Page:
let’s go to 2008 and talk a little bit about that dynamics there, but yes, I do. I do think there was a sense of we’re in this moment of crisis. Bush knew he was no longer going to be president, but that’s part of it. So they had reached out as the crisis was unfolding to the Obama teams and the McCain teams. And so there wasn’t this sense of, Oh, okay. This is no longer our problem, you know, once, uh, uh, once the election’s over, um, And that might be a little, slightly different dynamic than two right now. We’ll see. But, um, you know, I also at this, by the same token do feel like there was this real sense of, okay, now Obama’s been elected. We have this crisis in front of us. Obama is speaking publicly about it as he has been throughout the election, who do we turn to? Who’s calling the shots here. And I mean, obviously, the person calling the shots is the person who’s president until January, but there’s also that other kind of leading a nation kind of thing, um, which is also matters a lot. Uh, so how do you remember that time and how did the two sides kind of navigate.
I remember that same feeling, which is you’re kind of done. With the old president, right? And this is that idea of a lame-duck session, right. Where everybody has been kicked out of their jobs. And they’re just keeping the lights on until the new guy comes in. Um, but I think that the Obama transition team was very clear. Like we are not president yet. We’re getting together our plans. We’re trying to communicate to you what we’re planning to do, because you need that kind of sense of stability, especially when it comes to financial and economic policy. There needs to be some predictability about what’s going to happen next. Um, so they’re, they’re signalling what they’re going to do, but they’re trying to make very clear look. There’s still a president in place that president is going to continue to preside over this until it’s time for us to take the wheel.
This is really challenging for transition teams because you do have to spend a lot of time before the election even happens. Figuring out how you’re going to transition into office if that eventuality comes to pass. Um, but then you get criticized for kind of like measuring the drapes that you’re too early eyeing that oval office and assuming you’re going to win and there’s some arrogance or some cockiness around that. And that’s a media narrative, right? Like, absolutely these campaigns need to be doing the work of transition. Well, before we know who wins the election, because again, it’s just, it’s a huge, huge job. And it requires that level of planning.
So this kind of started by the 1963 presidential transitions act that kind of lays the groundwork for this idea that when incoming administration it needs office space, it needs funds in order to sort of bridge those now about two and a half months between the election and the inauguration. And it needs things like security clearances. So in 1948, Harry Truman is running for reelection and it’s the Dewy campaign that starts to get these national security briefings because you’ve entered the cold war. And there’s the sense that there’s real threat out there and that whoever is going to take the reigns needs to be prepared. Something that Harry Truman wasn’t actually prepared for when FDR dies. Right. He had to be read into the whole national security apparatus. We wanted to make sure that somebody else coming into the presidency wasn’t caught off guard. And this was true too. For President Obama, there was a new law passed in 2004. For that made sure that people started to get their security clearances right away, early in the pre-transition period so that they would be ready to hit the ground running on national security issues. And these things have been amended over and over and over again, to provide more money, to provide more formality to the process. But there is a real legal process here, which starts off with the general services administration saying hello president-elect. Here’s the keys to the transition offices. Uh, here’s your money go to town.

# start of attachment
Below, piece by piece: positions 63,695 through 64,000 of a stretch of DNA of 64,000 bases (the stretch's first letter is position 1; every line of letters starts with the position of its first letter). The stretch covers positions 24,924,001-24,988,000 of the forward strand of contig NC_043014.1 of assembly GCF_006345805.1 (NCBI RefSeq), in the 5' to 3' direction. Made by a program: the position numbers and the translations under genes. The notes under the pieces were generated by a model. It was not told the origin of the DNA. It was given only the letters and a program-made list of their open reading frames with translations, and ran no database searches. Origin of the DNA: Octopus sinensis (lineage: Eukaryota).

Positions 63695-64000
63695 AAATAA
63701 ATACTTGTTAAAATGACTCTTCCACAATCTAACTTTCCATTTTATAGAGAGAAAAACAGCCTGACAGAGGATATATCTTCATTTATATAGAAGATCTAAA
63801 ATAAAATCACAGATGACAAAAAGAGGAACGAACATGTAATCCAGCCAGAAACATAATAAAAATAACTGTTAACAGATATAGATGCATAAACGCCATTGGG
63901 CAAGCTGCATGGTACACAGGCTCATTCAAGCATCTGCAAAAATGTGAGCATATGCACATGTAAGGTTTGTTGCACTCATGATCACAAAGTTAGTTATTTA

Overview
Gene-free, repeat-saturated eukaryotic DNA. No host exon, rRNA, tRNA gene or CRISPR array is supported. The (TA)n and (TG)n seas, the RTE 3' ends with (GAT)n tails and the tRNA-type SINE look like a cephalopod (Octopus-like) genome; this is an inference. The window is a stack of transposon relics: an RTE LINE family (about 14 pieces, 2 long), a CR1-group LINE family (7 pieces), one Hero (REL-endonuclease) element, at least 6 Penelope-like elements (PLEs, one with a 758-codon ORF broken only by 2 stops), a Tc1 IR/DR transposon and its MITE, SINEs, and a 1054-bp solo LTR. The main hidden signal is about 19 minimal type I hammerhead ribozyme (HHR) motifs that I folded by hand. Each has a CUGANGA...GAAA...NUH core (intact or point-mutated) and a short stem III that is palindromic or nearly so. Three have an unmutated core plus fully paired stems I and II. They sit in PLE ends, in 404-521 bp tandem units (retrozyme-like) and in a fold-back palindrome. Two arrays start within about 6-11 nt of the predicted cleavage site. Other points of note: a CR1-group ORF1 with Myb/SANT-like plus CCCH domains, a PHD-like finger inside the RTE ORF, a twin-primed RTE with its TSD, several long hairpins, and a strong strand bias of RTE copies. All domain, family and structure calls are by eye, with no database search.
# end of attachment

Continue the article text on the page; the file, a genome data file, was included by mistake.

This is considered one of the smoothest running transitions that we know of in the modern era. And it’s in large part because the Bush team again was done with its two terms. It knew it was getting ready to transition, but it also took very seriously, both the fact that there was an economic crisis happening, but also this was the first wartime transition since 1968, the US was involved in wars in Iraq and Afghanistan. And successfully transitioning governments in those precarious situations required very good planning and the Bush team took it very, very seriously.